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Here are 5 effective ways to get funky smells and odors out of your Klean Kanteen, or any other water bottle for that matter.

Klean Kanteen has a website that covers these methods - some of the suggested tactics work better than others.  Check out the following methods and learn which ones work best.


Step 1: Take me to funky town

Funky water bottles can happen any time you put anything besides water into them.  The equation for the perfect funky water bottle storm is something like this (+/- a few variables):

juice and or coffee + hot car + time = FUNK 

In the image below we left this insulated Klean Kanteen in the car for a few days with tea in it.  When we opened it up there was mold everywhere growing on not only the tea bag, but the walls of the water bottle themselves.
<p>Bleach. </p><p>I use copious amounts of bleach,and hot water, let it sit for a looooong time, then scrub with the soapiest of hot water.</p><p>Because germs must <strong><em>die</em></strong>. </p>
<p>Careful with bleach and stainless steel... it will pit and corrode the stainless, leaving pockets for the nasty's to take up residence...</p><p>http://www.cemag.us/articles/2014/09/are-your-stainless-steel-surfaces-being-corroded-repeated-bleach-use</p>
Thank you! I'm aware. It hasn't happened yet, that I've notices.
<p>The problem with bleach however, is that I always manage to ruin whatever I'm wearing even if I try to be very careful. I do like vinegar and baking soda though. And boiling water. And Clean &amp; Simple.</p>
<p>If all else fails, a quarter teaspoon of clorine bleach will kill most anything still living in the bottle. rinse well and air dry.</p>
<p>Strong bleach will etch stainless, so be careful... <a href="http://www.cemag.us/articles/2014/09/are-your-stainless-steel-surfaces-being-corroded-repeated-bleach-use" rel="nofollow">http://www.cemag.us/articles/2014/09/are-your-stai...</a></p><p>Once in a while won't hurt, though...</p>
<p>That's great for stainless and glass but, do not use chlorine bleach in plastic.</p>
<p>When I want a sparkly clean Klean Kanteen, I use PBW (Powdered Brewer's Wash). It's used to clean beer brewing equipment where you don't have physical access to what you're trying to clean; things like hoses and insides of valves. It's environmentally friendly, and doesn't leave any smell whatsoever.</p><p>I normally put 1/2 teaspoon in my 12 ounce kanteen, fill it up with hot water, and let it sit for an hour or overnight, depending on the stains inside. No scrubbing, just rinse it out well (5 times according to the instructions).</p><p><a href="http://www.amazon.com/PBW-Five-Star--1-lb/dp/B0064O7XBA/ref=sr_1_2?ie=UTF8&qid=1464551678&sr=8-2&keywords=pbw" rel="nofollow">http://www.amazon.com/PBW-Five-Star--1-lb/dp/B0064...</a></p>
<p>Brilliant! PBW is great. You can make your own from Washing Soda (which can be made by heating baking soda) and Oxy-Clean... Lots of DIY options...</p>
<p>PBW is simply buffered alkaline detergent of which there are many in most stores, varying mainly by alkalinity. The bio-safe variety do less harm to the environment.</p>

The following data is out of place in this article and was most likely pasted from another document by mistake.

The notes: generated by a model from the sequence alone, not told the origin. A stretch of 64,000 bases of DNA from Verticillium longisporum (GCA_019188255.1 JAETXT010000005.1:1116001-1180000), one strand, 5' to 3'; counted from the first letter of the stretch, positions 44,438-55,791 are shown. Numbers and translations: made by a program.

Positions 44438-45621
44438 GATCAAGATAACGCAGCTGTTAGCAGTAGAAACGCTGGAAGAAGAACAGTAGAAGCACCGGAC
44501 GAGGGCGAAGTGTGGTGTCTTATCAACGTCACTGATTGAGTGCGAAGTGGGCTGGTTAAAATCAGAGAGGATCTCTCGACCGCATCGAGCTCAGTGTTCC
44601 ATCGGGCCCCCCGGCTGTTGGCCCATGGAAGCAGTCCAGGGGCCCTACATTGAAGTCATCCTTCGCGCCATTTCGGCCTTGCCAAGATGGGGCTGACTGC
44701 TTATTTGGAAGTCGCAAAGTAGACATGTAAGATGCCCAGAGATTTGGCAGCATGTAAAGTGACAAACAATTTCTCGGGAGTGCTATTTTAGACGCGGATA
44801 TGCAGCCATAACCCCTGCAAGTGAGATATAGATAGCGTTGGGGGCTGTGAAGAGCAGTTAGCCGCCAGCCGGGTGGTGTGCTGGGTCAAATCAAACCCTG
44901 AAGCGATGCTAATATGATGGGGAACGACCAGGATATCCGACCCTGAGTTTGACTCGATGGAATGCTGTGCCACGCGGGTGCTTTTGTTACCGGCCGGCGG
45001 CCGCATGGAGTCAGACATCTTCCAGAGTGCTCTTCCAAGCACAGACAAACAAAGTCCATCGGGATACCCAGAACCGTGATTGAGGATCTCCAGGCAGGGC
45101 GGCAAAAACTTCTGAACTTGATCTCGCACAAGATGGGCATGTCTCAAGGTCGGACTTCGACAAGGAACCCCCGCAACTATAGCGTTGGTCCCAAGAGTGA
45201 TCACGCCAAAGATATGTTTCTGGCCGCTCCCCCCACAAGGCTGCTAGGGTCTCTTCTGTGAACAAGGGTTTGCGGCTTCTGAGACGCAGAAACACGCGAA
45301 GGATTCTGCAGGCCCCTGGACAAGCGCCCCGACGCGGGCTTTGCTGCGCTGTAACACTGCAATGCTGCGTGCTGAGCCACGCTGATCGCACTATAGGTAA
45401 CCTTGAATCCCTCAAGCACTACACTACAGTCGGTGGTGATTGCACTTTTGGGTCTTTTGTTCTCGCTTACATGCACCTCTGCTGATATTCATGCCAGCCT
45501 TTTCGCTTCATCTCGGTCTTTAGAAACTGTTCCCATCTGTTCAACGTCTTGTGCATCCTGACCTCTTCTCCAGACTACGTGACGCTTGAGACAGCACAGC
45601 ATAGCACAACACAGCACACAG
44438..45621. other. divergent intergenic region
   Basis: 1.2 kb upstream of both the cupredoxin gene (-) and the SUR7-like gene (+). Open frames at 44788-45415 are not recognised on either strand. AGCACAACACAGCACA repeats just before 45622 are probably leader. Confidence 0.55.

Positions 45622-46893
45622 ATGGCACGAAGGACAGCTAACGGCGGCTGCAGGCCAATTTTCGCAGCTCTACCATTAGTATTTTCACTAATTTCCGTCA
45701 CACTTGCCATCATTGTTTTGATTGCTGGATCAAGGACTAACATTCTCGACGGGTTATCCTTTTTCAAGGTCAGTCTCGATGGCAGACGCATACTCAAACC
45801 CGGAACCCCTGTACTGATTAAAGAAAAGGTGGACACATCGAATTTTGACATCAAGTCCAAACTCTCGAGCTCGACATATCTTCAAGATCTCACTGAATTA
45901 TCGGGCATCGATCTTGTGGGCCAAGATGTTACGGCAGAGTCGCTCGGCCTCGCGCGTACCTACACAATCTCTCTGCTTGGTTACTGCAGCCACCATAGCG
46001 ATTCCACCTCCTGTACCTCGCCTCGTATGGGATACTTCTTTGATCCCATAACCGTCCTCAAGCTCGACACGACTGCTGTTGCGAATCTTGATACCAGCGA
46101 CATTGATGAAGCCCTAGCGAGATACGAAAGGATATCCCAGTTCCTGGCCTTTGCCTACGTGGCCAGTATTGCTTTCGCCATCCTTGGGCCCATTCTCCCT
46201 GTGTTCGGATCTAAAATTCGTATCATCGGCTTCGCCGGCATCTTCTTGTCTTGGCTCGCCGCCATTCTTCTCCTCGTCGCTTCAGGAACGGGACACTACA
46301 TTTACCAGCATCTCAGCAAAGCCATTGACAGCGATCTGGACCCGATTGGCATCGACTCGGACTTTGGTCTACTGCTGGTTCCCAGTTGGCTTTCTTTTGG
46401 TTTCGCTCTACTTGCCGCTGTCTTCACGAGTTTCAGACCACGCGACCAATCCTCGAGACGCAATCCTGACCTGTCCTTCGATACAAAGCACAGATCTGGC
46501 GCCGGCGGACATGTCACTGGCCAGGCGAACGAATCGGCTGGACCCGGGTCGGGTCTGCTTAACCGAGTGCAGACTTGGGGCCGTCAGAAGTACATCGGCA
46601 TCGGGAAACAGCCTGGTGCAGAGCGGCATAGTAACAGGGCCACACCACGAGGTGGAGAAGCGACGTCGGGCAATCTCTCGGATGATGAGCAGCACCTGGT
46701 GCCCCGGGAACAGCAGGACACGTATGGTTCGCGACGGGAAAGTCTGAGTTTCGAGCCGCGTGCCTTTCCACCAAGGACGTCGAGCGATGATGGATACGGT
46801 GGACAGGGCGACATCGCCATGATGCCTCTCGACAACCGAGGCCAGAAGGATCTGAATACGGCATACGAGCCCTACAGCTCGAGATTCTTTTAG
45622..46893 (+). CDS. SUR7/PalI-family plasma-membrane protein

<p>Thank you for this tip. I just bought some and can think of so many uses for it already!</p>
<p>I have found that prevention is part of the solution. I add a teaspoon of hydrogen peroxide to the contents to kill most of the creatures that might decide I'm making them a smoothie. It doesn't affect the taste.</p>
<p>I don't think hydrogen peroxide is good for you unless its diluted a lot</p><p>http://www.poison.org/articles/2012-jun/hydrogen-peroxide</p>
I see your site reference, and raise you mine:<br>http://wakeup-world.com/2012/07/09/27-amazing-benefits-and-uses-for-hydrogen-peroxide/<br>Using a cell phone causes brain tumors. Try to put things in perspective. It has NO carcinogens, you know, the things that cause cancer that are contained in most of the food you intake, and in at least some of the air you're forced to breath.<br>But I guess it's your choice: kill the germs now, or possibly intake chemicals later that didn't completely rinse out of your bottle after that 'thorough' rinsing. But wait, you probably already drank some. Too late to worry about it.
<p>I'm pretty forgetful, and can't carry much, anyway - so things get left in the car, often. I use denture cleaner tablets. Fill the bottle with hot tap water, drop in a couple of denture tabs, and let it sit over night. In the morning, Voila'! clean and fresh - just rinse well, fill and go.</p>
<p>that works! I've also used them to clean old thermos bottles. </p>
I started doing it after reading something about using them to clean vases. Now, i use them for anything with a very narrow &amp;/or very long neck that a brush can't get into our down to.
<p>Someone might have already mentioned it but when I worked in restaurant 30 years ago, we used ice and salt, and swirled them around the coffee pots, the ice broke down with the salt as it swirled and the salt killed any bacteria, and was abrasive enough to take any grime with it, larger salt like sea salt works best, but table salt will do the job, something everyone should have easy access too. Once you rinsed it out everything was very shiny and clean. </p>
<p>Yes, ice, salt and lemon juice from half a lemon.</p>
I just said the same thing. Didn't get this far in the comments and wondered why no one mentioned it. One of the 'secrets' of the food industry.
<p>So the easiest way I have found to clean my thermos and cycling water bottles is just to get Denture Cleaning tablets and dump them into the container then fill with boiling water. Let sit overnight then repeat. When I was in the army I used this method for my canteens which were a plastic. Sometimes it takes 2 or 3 times but has never failed me yet. For larger containers give it 2 tablets. Even with the canteen I lost for 3 months with who knows what inside it. You do need to repeatedly rinse the thing afterwards but it works.</p>